US state ordered to reduce overcrowded jails

Supreme Court orders California to shed some 33,000 inmates after rise in violence.



    The US Supreme Court has ruled that the state of California must drastically reduce its prison population to relieve severe overcrowding that has exposed inmates to increased violence, disease and death.

    California is home to the largest prison system in the US - the country with the world's largest incarceration rates.

    The high court on Monday called on the US state to cut the population to no more than 110,000 inmates, meaning California will have to shed some 33,000 inmates over the next two years. State officials can accomplish that by transferring inmates to local jails or releasing them.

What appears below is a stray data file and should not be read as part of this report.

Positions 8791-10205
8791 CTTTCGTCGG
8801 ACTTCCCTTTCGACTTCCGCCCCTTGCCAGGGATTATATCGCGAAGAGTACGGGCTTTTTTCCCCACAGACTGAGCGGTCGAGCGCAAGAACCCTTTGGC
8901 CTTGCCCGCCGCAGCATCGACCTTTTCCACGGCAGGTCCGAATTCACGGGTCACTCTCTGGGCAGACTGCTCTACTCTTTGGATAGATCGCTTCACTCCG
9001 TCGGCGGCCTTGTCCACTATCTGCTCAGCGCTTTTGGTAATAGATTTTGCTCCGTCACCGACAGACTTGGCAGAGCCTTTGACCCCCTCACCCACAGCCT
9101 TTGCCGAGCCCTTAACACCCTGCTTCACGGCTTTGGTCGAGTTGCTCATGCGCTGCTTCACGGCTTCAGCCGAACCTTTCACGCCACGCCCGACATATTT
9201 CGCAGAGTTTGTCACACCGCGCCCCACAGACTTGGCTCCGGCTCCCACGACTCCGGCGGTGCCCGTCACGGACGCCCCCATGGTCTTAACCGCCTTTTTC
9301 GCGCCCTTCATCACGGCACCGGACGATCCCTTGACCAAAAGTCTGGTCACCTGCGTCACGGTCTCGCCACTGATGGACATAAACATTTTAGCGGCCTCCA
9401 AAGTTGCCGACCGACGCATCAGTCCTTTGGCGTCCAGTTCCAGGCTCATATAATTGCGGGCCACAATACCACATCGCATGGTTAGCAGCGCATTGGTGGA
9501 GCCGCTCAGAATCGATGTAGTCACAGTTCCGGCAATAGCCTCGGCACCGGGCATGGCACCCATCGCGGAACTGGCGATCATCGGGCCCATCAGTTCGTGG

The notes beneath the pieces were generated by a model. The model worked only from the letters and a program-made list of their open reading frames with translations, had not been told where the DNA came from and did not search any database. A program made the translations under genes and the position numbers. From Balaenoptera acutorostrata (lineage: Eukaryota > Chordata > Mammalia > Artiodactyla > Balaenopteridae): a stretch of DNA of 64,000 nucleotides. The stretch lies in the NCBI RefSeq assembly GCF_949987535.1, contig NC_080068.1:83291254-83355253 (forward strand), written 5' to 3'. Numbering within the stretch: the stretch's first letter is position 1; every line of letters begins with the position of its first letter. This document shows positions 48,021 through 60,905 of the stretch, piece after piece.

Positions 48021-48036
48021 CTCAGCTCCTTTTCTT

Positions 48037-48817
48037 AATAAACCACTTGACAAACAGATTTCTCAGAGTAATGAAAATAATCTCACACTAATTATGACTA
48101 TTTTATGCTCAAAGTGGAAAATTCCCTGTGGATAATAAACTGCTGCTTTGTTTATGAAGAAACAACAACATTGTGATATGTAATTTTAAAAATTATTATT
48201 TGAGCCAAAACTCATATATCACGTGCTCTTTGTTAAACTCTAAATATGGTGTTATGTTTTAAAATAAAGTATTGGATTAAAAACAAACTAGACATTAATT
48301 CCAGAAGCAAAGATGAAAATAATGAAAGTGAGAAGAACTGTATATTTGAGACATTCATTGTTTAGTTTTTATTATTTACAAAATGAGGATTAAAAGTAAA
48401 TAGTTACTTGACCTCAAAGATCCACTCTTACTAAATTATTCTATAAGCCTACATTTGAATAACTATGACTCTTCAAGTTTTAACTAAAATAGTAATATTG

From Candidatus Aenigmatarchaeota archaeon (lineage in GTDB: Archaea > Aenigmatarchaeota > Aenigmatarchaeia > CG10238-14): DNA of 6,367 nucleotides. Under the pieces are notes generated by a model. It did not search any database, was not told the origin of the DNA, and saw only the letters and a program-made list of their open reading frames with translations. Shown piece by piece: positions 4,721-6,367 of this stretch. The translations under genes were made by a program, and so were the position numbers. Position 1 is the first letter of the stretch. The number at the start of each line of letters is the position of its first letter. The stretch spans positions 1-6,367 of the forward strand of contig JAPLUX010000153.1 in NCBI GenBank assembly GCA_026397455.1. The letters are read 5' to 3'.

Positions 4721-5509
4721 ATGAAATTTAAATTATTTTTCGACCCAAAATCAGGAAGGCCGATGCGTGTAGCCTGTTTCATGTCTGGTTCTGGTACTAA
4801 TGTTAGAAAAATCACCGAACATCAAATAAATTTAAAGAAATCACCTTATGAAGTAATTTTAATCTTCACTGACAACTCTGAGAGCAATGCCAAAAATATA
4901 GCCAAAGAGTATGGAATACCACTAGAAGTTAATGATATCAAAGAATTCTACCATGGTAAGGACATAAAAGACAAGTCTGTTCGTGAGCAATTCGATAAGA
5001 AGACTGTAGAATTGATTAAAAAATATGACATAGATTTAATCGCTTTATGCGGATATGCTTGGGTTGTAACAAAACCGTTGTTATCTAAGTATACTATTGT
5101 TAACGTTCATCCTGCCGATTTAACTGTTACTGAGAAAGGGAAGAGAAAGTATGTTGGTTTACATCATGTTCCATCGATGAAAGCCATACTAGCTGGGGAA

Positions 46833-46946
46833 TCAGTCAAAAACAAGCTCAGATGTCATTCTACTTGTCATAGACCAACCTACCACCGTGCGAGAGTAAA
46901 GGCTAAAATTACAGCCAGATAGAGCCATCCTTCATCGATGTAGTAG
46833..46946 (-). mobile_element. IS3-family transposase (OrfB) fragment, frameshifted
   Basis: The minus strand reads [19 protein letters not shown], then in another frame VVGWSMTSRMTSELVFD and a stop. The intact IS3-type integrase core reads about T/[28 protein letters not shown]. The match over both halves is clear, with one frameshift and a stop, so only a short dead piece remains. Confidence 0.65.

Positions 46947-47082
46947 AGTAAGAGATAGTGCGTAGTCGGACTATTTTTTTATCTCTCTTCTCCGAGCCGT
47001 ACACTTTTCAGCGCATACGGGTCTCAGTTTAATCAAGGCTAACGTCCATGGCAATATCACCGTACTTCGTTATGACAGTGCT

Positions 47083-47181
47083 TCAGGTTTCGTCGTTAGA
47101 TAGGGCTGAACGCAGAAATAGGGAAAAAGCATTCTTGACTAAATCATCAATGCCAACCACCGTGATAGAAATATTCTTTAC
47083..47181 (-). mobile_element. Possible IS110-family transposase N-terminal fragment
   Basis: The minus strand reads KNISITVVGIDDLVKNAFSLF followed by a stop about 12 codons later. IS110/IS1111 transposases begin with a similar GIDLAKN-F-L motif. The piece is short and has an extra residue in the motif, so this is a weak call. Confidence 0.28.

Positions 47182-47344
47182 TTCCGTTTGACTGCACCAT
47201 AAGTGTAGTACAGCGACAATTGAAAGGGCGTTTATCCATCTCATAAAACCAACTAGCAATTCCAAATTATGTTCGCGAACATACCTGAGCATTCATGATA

Shorter term inmates will leave prison before the Supreme Court's deadline expires, and newly sentenced lower-level offenders would go to local jails under the plan.

    The 5-4 ruling revealed a sharp divide on the court between US Justices Anthony Kennedy and Antonin Scalia.

    Kennedy wrote for the majority and described dismal conditions where prisoners are denied minimal care and suicidal inmates are held in `"telephone-booth sized cages without toilets".

    "A prison that deprives prisoners of basic sustenance, including adequate medical care, is incompatible with the concept of human dignity and has no place in civilised society,'' Kennedy wrote.

    Al Jazeera's Kimberly Halkett reports.

    SOURCE: Al Jazeera and agencies


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